Afton State Park phenology May 13 to 19, 2022

The animals are really getting active and visitors have a good chance of seeing them.




5 minute read

Round-lobed hepatica, Afton State Park, May 7, 2022 (andernj/iNaturalist)


On the night of the 15th there will be a total lunar eclipse, beginning at about 8:30 pm, shortly after the moon rises. The moon will be fully eclipsed from about 10:30 pm until midnight. Don’t miss it! It will be full on the 16th, and this full moon is called the Flower Moon.


White-throated sparrows continue to move through our area heading north. And the warbler migration continues! One of the most common to pass through our area is the Yellow-Rumped Warbler. You may also see Yellow Warblers, Blackburnian Warblers, and many others.

And baby bird season continues, also. Robins are feeding nestlings, and young fuzzy ducklings follow hen Mallards about while learning the ins and outs of being a duck.


Many mammals are crepuscular. That means that they are most active at dawn and dusk. Some of the crepuscular mammals at Afton are rabbits, deer, skunks, and opossums. And that means that if you want to catch a glimpse of them, you’d better be crepuscular, too! Try hiking quietly in the early morning or evening, and being alert for sounds and movement. You just might see one of these crepuscular mammals!


The Monarchs may be here! Mid-May is when we usually start seeing Monarchs in Minnesota, though it could be a little later this year due to the cool weather through April. The Monarchs that arrive at Afton are the grandchildren or even the great-grandchildren of those who left last fall to fly south to Mexico.

Monarchs are a member of a family of butterflies called the “brush-footed butterflies”. When you see one perched, it may look like it only has four legs! That’s because the front pair of legs are very short and covered with little bristles. That is what gives them the name of “brushfoots”. Other Brushfoots you might spot at Afton in the springtime include the Mourning Cloak and Eastern Comma, both of which overwinter as adults, and the Painted Lady and Red Admiral, both of which migrated to the southern U.S. last fall, with spring broods successively working their way farther and farther north. In the photo of the perched Red Admiral, you can see that it appears to only have four legs. The small brushfooted front legs aren’t visible.


Fungi are more closely related to animals than to plants. The mushroom everyone wants to find is our official state mushroom, the morel! It is very tasty when fried in a little butter. See how many you can see in the photo. Look for morels after spring thunderstorms; if you haven’t hunted them before try to go with a friend who can help you identify them. Safety first when eating mushrooms!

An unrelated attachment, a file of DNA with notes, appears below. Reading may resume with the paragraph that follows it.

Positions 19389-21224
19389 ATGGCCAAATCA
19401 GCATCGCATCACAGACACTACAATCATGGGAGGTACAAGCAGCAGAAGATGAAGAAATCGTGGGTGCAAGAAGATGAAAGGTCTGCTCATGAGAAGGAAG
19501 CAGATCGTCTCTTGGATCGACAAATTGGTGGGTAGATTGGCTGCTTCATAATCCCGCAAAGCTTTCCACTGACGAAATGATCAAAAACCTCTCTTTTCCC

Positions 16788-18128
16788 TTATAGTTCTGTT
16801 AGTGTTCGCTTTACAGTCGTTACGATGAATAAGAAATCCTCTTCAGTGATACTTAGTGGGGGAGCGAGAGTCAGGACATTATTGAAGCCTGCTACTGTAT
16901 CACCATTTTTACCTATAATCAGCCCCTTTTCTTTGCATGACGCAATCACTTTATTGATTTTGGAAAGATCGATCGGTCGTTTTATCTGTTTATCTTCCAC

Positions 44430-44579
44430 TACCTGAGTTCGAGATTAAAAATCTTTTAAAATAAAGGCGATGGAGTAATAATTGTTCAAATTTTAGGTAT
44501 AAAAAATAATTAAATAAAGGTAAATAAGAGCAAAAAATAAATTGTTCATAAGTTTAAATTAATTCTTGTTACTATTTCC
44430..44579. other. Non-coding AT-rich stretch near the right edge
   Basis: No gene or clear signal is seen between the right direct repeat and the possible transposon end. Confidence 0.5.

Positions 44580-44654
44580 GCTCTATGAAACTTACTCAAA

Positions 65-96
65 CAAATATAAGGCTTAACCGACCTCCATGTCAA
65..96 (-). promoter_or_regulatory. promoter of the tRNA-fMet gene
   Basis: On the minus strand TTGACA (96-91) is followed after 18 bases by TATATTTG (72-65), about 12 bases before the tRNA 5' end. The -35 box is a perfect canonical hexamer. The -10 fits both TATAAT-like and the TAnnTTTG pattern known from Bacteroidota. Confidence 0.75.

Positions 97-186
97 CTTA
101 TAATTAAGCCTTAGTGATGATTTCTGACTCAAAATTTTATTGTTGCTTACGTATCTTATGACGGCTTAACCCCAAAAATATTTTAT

And if you just want to admire fungi in the wild, there are plenty of shelf fungi at Afton, too.


In the woods look for Wild Columbine, Rue Anemone, and False Rue Anemone. What’s the difference between Rue Anemone and False Rue Anemone? Rue Anemone has five to ten petal-like sepals, while False Rue Anemone ALWAYS has only five.

Wild geraniums may be blooming in the woods, too, and on the prairie look for prairie phlox.

And continue to keep watch for wild strawberry leaves and flowers and remember where you see them. There will be wild strawberries to snack on while you’re hiking before long!!

Weather observations

Here are some weather observations from past years.

Friday, May 132007: record high of 92°; 2016: red sky in the morning and a half inch of rain before noon. The old saying goes: “Red sky in the morning, sailor take warning. Red sky
at night, sailor’s delight”
Saturday, May 142013: record high of 98°
Sunday, May 152001: record high of 94°; 2017: thunder in the afternoon
Monday, May 162021: fog and clouds early, then sunny with a high in the 70s
Tuesday, May 172020: record rainfall of 2.47 inches
Wednesday, May 182012: record high of 93°; 2013: rain and thunder in the morning
Thursday, May 192009: record high of 97°; 2015: 30s in the morning, rising into the 50s; 2021: 3/8” rain overnight

Photo credits

All photos copyright Nina Manzi, except:

  • Dudley Edmondson, MN Conservation Volunteer: Blackburnian Warbler
  • Keith Henjum: Yellow-rumped Warbler
  • Dean Lokken: American Robin, Rabbit
  • Jamie Olson Kinne: Eastern Comma
  • Alan G. Nelson, Dembinksy Photo Associates, MN Conservation Volunteer: Skunk Gary Sater: Prairie Smoke, Whitetail Deer, Yellow Warbler
  • Andrew VonBank: Morel mushrooms


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One response to “Afton State Park phenology May 13 to 19, 2022”

  1. Valoree Dowell Avatar
    Valoree Dowell

    Love reading your newsletters, especially about animalia. Thank you!


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Afton State Park phenology May 13 to 19, 2022